As illustrated in FIGS. 2 and 5, the flexible member 102 defines a first surface 124 having a plurality of surface features 126, which in an exemplary embodiment are spaced teeth. The surface features 126 can be disposed on the first surface 124 or an opposing surface of the flexible member 102, i.e., inward or outward with respect to the loop. The opening 109 in the locking mechanism 108 may include a structure such as a surface feature in the form of an arm 127, or a similar member, that is engageable with a respective one or more of the teeth 126 associated with the flexible member 102. In a preferred embodiment, each of the teeth 126 includes a sloped surface 128 defining an acute angle with respect to the longitudinal axis X of the flexible member and an engagement surface 130 extending generally perpendicular to the longitudinal axis X. It will be appreciated by one of ordinary skill in the art that the size of the teeth 126 may vary substantially. In an exemplary embodiment, the sloped surface 128 is about 0.3 millimeters in length and the engagement surface 130 is about 0.1 millimeters in height. The arm 127 is biased towards the flexible member 102 and contacts the engagement surface 130 of the respective tooth. As the flexible member 102 is moved in a first direction, indicated by arrow 132, the arm 127 elastically deforms as it slides up the sloped surface 128 and then returns to its original position as it reaches an adjacent engagement surface. The arm 127 operates in conjunction with the engagement surface 130 to prevent movement of the flexible member 102 in a direction opposite of the first direction 132. Thus, the surface features of the locking mechanism and the flexible member permit unidirectional movement of the flexible member with respect to the locking mechanism 108 to allow only a reduction in the size of the loop.
The flexible member 102 can be made from a variety of suitably flexible materials including biocompatible polymers. Exemplary materials include nylon polymers. The flexible member 102 can be formed from inelastic or moderately elastic materials known to one of ordinary skill in the art. Moderately elastic flexible members are useful as they expand in response to a pulse of a fluid through a vessel. In a further embodiment useful in gastrointestinal applications, the device is formed from biodegradable polymers, such as polyglyconate, so that the device need not be surgically removed after healing has taken place. Commercially available examples of such materials include POLYSORB and MAXON.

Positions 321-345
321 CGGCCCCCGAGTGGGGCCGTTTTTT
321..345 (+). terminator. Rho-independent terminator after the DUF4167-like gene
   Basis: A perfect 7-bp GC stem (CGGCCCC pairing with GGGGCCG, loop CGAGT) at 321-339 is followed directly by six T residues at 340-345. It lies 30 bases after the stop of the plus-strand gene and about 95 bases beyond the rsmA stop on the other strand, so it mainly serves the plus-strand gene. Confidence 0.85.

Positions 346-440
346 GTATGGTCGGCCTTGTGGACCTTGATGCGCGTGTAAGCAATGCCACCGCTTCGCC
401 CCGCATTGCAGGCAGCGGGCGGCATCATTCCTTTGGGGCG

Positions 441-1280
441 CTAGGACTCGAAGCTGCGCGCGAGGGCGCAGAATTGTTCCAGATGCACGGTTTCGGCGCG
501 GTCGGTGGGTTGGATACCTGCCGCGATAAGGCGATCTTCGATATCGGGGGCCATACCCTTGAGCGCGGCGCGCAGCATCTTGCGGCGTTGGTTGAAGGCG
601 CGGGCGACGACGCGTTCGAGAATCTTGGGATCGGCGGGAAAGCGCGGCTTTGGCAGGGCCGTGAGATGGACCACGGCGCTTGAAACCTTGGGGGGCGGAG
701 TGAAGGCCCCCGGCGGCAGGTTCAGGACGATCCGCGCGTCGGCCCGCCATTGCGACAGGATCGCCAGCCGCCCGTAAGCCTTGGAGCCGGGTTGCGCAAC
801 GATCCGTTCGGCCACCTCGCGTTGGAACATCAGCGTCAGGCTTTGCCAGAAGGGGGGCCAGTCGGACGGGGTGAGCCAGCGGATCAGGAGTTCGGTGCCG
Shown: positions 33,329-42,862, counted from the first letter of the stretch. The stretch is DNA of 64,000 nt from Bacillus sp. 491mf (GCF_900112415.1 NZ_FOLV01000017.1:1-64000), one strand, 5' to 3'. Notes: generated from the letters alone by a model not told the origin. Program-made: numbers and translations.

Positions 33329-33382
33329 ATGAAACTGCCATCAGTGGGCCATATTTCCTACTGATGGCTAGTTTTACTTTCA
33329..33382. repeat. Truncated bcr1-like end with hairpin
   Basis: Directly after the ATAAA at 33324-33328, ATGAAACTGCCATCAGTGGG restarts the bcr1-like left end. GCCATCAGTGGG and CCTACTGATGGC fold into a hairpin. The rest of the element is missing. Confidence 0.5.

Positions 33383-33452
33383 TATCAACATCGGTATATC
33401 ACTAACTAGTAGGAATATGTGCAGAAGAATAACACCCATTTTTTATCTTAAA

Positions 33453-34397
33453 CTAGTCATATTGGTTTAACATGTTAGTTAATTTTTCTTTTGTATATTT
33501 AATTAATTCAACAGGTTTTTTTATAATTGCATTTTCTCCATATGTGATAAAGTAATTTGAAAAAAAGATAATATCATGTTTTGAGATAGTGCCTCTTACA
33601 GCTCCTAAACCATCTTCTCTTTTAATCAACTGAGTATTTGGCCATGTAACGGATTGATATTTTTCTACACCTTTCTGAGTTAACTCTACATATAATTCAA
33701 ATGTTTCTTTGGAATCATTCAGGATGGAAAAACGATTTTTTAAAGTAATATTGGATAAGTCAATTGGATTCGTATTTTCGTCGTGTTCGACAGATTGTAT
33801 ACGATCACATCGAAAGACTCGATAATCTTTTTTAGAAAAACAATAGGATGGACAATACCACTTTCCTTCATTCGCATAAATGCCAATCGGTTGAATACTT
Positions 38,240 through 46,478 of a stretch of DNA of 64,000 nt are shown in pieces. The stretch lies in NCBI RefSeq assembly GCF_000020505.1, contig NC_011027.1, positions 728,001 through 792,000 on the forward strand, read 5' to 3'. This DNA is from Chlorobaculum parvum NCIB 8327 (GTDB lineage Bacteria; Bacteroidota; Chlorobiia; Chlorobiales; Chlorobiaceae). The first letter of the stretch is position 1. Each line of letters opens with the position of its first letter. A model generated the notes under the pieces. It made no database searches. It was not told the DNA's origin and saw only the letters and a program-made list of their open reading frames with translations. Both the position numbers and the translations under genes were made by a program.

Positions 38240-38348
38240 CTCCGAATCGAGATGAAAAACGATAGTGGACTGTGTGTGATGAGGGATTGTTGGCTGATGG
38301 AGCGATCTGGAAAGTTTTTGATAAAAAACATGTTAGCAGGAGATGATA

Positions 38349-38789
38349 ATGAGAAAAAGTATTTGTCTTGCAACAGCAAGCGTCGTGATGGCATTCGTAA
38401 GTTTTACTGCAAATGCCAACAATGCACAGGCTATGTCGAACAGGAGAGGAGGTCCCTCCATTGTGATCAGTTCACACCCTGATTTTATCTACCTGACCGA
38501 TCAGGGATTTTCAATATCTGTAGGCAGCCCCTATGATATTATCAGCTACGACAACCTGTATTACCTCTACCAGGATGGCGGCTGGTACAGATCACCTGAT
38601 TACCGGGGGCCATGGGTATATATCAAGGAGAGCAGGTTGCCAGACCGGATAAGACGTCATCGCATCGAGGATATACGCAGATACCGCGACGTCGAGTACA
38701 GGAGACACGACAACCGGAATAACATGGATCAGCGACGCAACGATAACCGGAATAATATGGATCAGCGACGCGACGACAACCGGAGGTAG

As shown in FIG. 6, the optional spacer elements 118 preferably are tubular in shape, defining an aperture 134 through which the flexible member 102 may pass. Each of the spacer elements 118 includes an outer surface 136 and an inner surface 138 (as configured on the loop), wherein the inner surface is about the same distance from the flexible member 102 as the surface 114 of the anchoring elements 114. In one embodiment, one or more spacer elements 118 are located between adjacent tissue-penetrating protrusions 116 so that the anchoring elements are generally equally spaced about the loop as the size of the loop is reduced. However, it is understood that the anchoring elements need not necessarily be equally spaced. The spacer elements 118 preferably have sufficient flexibility or other physical characteristics (e.g., geometry) to enable then to conform to the curvature of the loop.
The dimensions of the spacer element can vary depending upon the requirements of a given application. The thickness (or height) of the spacer elements should be 10 consistent with the thickness of the tubular body portion of anchoring elements 114 to form a substantially continuous contact surface with a vessel or a graft. Typically, the thickness is in the range of about 0.02 to 0.2 millimeters. The width of the spacer elements 118 is in the range of about one to twenty millimeters, and preferably, is about the same width as the anchoring elements. The length of spacer elements 118 is in the range of about one half to about twice the length of the anchor elements, and it is understood that the spacer elements can be longitudinally compressible.
In one embodiment, the spacer elements can have a longitudinal slit along the length thereof so that one or more selected spacer elements can be removed or added to 20 the flexible member 102. In addition, a series of spacer elements 118 of the same or differing lengths can be disposed between adjacent anchor elements 110 to provide a desired spacing of the anchoring elements (FIG. 7C). One or more selected spacer elements can be removed or added to adjust the minimum diameter of the loop. In another embodiment, the spacer elements are formed from a material that can be cut with relative ease so that one or more selected spacer elements can removed from the loop.
One of ordinary skill in the art will appreciate that the spacer elements can be made from a variety of biocompatible materials, including metals, polymers and ceramics. Polymeric materials are preferred for most applications, and suitable exemplary polymers include polytetrafluoroethylene (PTFE) and other polymers known to those of ordinary skill in the art.